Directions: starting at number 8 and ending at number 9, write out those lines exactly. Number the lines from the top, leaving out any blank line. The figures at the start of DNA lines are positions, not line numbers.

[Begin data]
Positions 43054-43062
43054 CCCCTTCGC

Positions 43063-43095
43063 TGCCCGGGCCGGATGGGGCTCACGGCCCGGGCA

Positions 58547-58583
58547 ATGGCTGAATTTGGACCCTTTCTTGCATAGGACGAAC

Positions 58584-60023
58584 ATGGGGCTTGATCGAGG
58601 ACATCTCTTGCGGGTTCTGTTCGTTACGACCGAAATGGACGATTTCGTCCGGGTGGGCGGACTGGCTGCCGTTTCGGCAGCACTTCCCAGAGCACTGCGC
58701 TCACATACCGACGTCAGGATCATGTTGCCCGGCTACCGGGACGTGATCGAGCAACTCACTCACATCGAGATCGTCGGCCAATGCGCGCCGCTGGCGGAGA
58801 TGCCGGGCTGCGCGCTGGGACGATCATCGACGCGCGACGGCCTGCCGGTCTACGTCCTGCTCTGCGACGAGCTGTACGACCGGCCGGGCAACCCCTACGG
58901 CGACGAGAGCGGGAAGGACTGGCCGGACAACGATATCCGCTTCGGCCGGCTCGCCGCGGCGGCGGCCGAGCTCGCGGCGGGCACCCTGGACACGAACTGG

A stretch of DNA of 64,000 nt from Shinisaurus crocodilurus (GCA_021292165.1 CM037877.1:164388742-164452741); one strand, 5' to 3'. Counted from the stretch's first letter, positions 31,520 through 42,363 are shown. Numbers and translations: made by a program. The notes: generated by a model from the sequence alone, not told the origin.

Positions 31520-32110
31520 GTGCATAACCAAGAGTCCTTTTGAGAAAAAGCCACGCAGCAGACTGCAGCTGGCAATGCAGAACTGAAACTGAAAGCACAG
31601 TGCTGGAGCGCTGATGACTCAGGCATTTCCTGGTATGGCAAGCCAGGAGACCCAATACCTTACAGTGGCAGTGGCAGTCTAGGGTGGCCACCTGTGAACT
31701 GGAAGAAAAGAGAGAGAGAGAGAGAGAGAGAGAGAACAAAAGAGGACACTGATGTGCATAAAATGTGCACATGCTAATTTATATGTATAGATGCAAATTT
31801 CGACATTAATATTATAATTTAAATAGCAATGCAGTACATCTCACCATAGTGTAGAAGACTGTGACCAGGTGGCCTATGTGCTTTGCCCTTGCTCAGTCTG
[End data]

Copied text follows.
58584 ATGGGGCTTGATCGAGG
58601 ACATCTCTTGCGGGTTCTGTTCGTTACGACCGAAATGGACGATTTCGTCCGGGTGGGCGGACTGGCTGCCGTTTCGGCAGCACTTCCCAGAGCACTGCGC